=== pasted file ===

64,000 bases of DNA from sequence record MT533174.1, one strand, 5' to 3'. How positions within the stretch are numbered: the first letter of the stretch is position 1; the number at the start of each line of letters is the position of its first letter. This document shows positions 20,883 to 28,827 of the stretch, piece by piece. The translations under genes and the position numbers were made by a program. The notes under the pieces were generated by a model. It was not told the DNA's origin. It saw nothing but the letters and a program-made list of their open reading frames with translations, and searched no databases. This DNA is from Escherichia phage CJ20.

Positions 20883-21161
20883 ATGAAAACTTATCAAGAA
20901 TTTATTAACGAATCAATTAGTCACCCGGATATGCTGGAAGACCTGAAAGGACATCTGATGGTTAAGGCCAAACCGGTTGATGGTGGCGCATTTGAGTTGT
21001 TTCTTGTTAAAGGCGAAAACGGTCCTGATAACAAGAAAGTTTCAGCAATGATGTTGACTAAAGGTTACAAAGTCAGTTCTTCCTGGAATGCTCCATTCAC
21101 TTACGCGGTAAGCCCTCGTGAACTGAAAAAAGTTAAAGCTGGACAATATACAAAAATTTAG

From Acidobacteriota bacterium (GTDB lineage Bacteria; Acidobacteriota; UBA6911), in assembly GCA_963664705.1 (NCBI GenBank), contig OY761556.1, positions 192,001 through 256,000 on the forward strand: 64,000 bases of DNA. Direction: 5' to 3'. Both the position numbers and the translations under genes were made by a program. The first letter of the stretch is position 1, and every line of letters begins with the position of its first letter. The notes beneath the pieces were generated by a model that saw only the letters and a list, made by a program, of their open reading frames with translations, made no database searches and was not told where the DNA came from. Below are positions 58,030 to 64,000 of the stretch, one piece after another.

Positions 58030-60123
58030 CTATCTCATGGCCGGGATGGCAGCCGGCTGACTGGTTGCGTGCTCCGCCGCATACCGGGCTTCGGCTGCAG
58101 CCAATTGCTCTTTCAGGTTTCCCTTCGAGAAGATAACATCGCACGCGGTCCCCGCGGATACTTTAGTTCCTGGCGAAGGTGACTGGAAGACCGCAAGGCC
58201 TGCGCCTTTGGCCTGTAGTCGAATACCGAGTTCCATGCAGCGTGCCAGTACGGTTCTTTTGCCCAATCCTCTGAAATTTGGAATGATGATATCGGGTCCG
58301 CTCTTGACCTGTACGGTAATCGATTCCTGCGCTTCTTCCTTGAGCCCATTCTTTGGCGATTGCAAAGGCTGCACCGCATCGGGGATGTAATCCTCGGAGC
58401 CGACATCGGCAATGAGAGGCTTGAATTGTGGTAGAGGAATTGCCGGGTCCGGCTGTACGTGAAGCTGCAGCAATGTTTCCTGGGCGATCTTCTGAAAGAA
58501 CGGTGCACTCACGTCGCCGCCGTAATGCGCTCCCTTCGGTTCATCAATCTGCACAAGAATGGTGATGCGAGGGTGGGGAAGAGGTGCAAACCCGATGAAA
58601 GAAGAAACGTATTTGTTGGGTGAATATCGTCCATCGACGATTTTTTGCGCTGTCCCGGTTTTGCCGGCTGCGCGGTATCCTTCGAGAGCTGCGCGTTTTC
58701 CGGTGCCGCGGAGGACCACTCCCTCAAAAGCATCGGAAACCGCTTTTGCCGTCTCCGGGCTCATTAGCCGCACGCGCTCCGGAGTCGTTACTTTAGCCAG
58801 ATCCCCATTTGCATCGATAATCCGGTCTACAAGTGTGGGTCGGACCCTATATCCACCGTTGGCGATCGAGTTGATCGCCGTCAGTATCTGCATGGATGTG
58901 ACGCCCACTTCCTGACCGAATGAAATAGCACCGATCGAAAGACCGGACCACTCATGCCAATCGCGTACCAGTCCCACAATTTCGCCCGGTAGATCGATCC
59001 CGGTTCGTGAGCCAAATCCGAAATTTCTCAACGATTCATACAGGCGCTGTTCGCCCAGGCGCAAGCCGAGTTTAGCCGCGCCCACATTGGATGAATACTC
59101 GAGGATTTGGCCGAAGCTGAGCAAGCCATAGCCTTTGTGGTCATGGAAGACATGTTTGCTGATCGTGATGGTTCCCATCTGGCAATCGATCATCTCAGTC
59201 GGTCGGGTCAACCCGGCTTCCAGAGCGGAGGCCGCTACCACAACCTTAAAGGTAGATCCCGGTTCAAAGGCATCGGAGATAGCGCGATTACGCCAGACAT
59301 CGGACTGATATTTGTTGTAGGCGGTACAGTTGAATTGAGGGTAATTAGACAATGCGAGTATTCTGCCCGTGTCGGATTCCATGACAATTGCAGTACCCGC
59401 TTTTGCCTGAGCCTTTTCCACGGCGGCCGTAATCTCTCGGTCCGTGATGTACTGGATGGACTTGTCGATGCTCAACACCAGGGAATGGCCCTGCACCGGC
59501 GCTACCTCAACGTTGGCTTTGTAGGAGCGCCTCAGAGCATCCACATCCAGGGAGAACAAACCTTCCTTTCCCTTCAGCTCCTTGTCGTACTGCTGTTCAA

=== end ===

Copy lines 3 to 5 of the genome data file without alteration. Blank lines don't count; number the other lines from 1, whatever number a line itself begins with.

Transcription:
20883 ATGAAAACTTATCAAGAA
20901 TTTATTAACGAATCAATTAGTCACCCGGATATGCTGGAAGACCTGAAAGGACATCTGATGGTTAAGGCCAAACCGGTTGATGGTGGCGCATTTGAGTTGT
21001 TTCTTGTTAAAGGCGAAAACGGTCCTGATAACAAGAAAGTTTCAGCAATGATGTTGACTAAAGGTTACAAAGTCAGTTCTTCCTGGAATGCTCCATTCAC